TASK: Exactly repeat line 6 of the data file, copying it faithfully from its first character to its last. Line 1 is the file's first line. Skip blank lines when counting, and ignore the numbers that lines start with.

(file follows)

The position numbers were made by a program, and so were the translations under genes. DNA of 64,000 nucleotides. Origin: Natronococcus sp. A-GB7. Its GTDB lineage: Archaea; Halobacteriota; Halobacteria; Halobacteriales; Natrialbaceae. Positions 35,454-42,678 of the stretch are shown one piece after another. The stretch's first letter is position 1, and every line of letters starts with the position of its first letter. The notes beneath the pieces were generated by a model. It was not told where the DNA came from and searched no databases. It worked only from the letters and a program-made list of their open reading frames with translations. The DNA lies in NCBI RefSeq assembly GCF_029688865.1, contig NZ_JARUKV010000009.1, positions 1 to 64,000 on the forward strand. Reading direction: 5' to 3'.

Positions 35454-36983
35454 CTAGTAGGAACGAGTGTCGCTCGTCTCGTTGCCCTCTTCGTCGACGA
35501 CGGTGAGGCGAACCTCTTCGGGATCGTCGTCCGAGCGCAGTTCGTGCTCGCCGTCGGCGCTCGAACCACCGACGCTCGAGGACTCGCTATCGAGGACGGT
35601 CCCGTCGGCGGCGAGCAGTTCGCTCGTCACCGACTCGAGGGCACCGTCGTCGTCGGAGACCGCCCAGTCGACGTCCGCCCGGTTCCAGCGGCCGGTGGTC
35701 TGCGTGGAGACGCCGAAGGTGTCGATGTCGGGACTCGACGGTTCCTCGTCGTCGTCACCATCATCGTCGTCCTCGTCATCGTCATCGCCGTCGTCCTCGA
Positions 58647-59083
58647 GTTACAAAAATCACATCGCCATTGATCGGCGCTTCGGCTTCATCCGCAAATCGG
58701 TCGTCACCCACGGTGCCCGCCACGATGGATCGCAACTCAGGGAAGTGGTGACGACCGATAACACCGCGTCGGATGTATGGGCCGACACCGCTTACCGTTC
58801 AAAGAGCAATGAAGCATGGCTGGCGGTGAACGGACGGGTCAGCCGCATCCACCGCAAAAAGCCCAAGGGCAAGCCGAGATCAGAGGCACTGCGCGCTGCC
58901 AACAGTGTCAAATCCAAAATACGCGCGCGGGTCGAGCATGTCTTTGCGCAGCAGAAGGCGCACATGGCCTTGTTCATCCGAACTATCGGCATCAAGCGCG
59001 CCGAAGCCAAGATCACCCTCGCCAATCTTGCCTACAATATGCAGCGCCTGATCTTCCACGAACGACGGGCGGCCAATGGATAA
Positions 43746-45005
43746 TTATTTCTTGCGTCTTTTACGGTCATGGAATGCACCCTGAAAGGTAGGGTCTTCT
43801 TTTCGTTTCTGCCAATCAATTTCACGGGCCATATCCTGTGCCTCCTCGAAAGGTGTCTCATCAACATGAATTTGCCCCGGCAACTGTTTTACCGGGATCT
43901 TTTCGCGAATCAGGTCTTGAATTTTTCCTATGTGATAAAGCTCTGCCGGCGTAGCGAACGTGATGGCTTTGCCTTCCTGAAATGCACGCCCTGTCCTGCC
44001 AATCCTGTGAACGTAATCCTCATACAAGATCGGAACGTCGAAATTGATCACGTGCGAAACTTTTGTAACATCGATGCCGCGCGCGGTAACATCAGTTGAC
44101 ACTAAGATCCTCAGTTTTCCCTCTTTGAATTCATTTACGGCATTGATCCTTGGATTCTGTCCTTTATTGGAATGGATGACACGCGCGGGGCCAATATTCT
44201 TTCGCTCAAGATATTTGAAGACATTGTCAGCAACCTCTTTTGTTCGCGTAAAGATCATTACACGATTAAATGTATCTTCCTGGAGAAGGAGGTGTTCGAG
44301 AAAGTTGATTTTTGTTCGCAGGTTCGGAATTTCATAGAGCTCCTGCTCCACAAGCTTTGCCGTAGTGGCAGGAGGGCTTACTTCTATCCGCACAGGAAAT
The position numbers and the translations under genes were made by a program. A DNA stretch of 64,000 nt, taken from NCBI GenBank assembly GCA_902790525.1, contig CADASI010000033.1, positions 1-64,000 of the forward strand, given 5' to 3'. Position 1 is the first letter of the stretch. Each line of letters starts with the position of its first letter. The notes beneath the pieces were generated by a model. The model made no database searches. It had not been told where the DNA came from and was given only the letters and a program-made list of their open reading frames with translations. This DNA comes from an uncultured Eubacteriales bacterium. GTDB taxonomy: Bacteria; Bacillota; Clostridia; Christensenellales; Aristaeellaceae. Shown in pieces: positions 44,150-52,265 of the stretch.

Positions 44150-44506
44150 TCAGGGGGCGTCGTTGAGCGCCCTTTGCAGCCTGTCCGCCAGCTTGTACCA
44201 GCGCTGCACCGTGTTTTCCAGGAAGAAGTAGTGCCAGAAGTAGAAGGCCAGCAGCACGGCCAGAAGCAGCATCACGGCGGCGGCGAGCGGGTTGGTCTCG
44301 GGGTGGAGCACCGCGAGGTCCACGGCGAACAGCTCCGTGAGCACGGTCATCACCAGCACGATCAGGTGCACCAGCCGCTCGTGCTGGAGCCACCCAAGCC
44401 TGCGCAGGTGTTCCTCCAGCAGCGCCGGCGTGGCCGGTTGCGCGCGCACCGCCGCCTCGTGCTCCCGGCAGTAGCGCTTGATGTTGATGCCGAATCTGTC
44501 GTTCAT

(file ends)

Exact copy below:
35701 TGCGTGGAGACGCCGAAGGTGTCGATGTCGGGACTCGACGGTTCCTCGTCGTCGTCACCATCATCGTCGTCCTCGTCATCGTCATCGCCGTCGTCCTCGA